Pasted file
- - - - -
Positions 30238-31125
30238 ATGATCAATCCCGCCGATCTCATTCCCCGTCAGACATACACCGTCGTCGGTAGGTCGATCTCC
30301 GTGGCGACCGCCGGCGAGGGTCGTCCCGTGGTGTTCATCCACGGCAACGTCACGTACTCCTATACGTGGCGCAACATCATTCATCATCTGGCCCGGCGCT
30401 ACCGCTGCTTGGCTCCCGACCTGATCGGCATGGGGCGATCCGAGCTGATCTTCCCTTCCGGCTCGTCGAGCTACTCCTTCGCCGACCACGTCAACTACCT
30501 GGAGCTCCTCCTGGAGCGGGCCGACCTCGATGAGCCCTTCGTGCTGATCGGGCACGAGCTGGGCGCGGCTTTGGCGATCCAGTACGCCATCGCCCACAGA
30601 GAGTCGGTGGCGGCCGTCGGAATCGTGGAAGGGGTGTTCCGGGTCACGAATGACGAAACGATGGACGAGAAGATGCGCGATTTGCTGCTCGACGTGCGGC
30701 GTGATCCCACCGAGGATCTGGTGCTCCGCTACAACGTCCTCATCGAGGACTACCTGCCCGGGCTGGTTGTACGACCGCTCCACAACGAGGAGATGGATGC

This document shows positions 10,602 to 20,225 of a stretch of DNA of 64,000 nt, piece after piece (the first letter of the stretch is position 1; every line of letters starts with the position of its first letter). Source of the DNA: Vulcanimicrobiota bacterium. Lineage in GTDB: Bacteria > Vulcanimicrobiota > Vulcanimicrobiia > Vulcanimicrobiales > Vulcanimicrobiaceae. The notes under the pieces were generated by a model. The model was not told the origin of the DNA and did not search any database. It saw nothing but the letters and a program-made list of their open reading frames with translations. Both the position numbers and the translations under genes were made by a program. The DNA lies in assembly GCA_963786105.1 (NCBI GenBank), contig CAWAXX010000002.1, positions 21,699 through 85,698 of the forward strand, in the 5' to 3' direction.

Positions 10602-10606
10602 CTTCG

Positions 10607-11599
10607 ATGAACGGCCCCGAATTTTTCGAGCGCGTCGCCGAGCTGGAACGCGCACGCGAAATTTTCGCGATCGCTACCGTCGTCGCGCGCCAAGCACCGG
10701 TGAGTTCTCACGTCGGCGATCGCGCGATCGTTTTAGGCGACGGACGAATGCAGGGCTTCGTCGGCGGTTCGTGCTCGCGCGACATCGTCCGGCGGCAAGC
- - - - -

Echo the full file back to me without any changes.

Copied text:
Positions 30238-31125
30238 ATGATCAATCCCGCCGATCTCATTCCCCGTCAGACATACACCGTCGTCGGTAGGTCGATCTCC
30301 GTGGCGACCGCCGGCGAGGGTCGTCCCGTGGTGTTCATCCACGGCAACGTCACGTACTCCTATACGTGGCGCAACATCATTCATCATCTGGCCCGGCGCT
30401 ACCGCTGCTTGGCTCCCGACCTGATCGGCATGGGGCGATCCGAGCTGATCTTCCCTTCCGGCTCGTCGAGCTACTCCTTCGCCGACCACGTCAACTACCT
30501 GGAGCTCCTCCTGGAGCGGGCCGACCTCGATGAGCCCTTCGTGCTGATCGGGCACGAGCTGGGCGCGGCTTTGGCGATCCAGTACGCCATCGCCCACAGA
30601 GAGTCGGTGGCGGCCGTCGGAATCGTGGAAGGGGTGTTCCGGGTCACGAATGACGAAACGATGGACGAGAAGATGCGCGATTTGCTGCTCGACGTGCGGC
30701 GTGATCCCACCGAGGATCTGGTGCTCCGCTACAACGTCCTCATCGAGGACTACCTGCCCGGGCTGGTTGTACGACCGCTCCACAACGAGGAGATGGATGC

This document shows positions 10,602 to 20,225 of a stretch of DNA of 64,000 nt, piece after piece (the first letter of the stretch is position 1; every line of letters starts with the position of its first letter). Source of the DNA: Vulcanimicrobiota bacterium. Lineage in GTDB: Bacteria > Vulcanimicrobiota > Vulcanimicrobiia > Vulcanimicrobiales > Vulcanimicrobiaceae. The notes under the pieces were generated by a model. The model was not told the origin of the DNA and did not search any database. It saw nothing but the letters and a program-made list of their open reading frames with translations. Both the position numbers and the translations under genes were made by a program. The DNA lies in assembly GCA_963786105.1 (NCBI GenBank), contig CAWAXX010000002.1, positions 21,699 through 85,698 of the forward strand, in the 5' to 3' direction.

Positions 10602-10606
10602 CTTCG

Positions 10607-11599
10607 ATGAACGGCCCCGAATTTTTCGAGCGCGTCGCCGAGCTGGAACGCGCACGCGAAATTTTCGCGATCGCTACCGTCGTCGCGCGCCAAGCACCGG
10701 TGAGTTCTCACGTCGGCGATCGCGCGATCGTTTTAGGCGACGGACGAATGCAGGGCTTCGTCGGCGGTTCGTGCTCGCGCGACATCGTCCGGCGGCAAGC